Despite the recent blast of snow, one of Victoria’s oldest traditions will soldier on this year.
The 42nd annual Flower Count takes place next week. As part of the decades-long tradition, every spring, residents and school children count the number of blooms on Greater Victoria sidewalks, in yards and throughout parks and gardens.
According to Tourism Victoria president and CEO Paul Nursey, the Flower Count is a chance to showcase Victoria’s mild climate to other Canadians and Americans from colder states.
“At its heart, the Flower Count is a fun event. It’s not science but it does capture the imagination of people who don’t enjoy the kind of incredible climate we have. When the Weather Channel sends a reporter to Victoria to cover Flower Count, we have a great opportunity to showcase our beautiful city and natural environment to folks across the country,” he said.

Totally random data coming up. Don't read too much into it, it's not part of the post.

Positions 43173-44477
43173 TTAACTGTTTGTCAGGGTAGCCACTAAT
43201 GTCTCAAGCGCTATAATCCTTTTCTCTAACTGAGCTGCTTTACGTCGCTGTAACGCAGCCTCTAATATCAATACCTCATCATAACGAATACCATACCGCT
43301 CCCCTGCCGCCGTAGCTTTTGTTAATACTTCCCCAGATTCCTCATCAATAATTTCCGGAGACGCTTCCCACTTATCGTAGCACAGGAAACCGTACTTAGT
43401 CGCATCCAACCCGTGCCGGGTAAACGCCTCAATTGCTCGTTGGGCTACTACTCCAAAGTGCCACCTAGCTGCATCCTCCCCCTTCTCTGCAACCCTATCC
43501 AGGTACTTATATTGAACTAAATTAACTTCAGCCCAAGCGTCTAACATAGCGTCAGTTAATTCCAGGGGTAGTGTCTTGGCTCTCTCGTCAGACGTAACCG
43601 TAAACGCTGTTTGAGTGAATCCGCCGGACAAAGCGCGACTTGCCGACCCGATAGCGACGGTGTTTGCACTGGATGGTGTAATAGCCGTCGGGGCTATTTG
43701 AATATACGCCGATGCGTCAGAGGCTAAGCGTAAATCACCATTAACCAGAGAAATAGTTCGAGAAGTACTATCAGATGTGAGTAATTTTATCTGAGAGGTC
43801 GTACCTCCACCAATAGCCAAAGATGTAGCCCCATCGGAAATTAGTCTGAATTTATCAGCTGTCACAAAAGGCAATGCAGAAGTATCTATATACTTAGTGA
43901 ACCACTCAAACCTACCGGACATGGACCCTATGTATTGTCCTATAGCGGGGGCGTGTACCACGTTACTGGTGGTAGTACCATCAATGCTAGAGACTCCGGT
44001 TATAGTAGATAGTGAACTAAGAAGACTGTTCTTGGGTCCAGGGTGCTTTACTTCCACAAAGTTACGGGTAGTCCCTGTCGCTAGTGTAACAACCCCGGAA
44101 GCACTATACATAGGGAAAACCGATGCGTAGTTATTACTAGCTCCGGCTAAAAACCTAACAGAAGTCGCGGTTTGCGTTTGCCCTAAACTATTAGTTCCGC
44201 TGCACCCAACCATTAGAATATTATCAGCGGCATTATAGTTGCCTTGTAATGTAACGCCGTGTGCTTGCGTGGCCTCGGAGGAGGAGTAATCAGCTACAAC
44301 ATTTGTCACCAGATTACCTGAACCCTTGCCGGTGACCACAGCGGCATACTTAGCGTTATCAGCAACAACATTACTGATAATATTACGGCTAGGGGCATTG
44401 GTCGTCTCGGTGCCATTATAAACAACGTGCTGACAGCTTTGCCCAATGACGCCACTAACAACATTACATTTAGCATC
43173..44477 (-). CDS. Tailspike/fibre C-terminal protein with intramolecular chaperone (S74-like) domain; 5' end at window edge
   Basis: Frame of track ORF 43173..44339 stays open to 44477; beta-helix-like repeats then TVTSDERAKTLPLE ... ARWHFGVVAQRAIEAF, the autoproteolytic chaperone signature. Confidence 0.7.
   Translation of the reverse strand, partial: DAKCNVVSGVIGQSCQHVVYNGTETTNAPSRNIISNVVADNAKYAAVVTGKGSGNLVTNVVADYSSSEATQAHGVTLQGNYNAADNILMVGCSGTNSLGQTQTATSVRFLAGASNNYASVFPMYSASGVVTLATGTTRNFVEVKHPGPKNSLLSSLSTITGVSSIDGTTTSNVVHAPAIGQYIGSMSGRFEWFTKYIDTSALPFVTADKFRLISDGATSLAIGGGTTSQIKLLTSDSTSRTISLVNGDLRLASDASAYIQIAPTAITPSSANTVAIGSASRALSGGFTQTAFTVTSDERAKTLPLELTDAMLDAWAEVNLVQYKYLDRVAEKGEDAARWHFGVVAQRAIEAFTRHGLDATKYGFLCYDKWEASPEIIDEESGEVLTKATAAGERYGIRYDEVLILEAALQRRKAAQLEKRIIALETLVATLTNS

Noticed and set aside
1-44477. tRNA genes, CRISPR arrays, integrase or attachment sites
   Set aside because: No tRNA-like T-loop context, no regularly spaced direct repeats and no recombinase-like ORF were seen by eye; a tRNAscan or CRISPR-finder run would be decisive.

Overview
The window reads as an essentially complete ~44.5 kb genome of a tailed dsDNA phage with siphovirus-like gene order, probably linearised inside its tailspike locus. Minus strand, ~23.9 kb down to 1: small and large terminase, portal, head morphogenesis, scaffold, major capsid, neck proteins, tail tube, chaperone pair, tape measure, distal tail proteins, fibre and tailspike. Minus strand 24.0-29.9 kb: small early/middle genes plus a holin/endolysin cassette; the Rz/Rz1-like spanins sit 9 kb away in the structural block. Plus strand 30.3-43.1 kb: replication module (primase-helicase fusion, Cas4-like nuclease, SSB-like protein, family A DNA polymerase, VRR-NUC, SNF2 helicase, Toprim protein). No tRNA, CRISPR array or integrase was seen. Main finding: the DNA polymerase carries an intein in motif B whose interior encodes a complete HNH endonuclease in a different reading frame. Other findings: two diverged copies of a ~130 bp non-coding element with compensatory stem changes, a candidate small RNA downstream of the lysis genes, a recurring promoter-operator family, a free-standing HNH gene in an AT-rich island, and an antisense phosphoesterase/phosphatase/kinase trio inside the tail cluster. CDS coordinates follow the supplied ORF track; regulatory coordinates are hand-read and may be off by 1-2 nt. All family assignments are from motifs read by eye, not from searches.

“That is great publicity that raises awareness about Victoria and gives potential visitors a great reason to book their next vacation here.”
It’s an event that started to blossom in the late 1960s when members of the Greater Victoria Chamber of Commerce started a promotion called “Victorian Days.” In late February, they would visit cities such as Edmonton, Calgary and Winnipeg, handing out daffodils to the public.
In 1976, the event expanded to involve Victoria residents to create a story through the counting of February flowers, and shortly after, the Victoria Flower Count was born.
Last year, volunteers from around Greater Victoria counted 25.9 billion blossoms. The “bloomingest” community was Colwood for the third year in a row, followed by the municipality of North Saanich and the City of Victoria.
The Flower Count takes place March 6 to 12. For more information visit flowercount.com.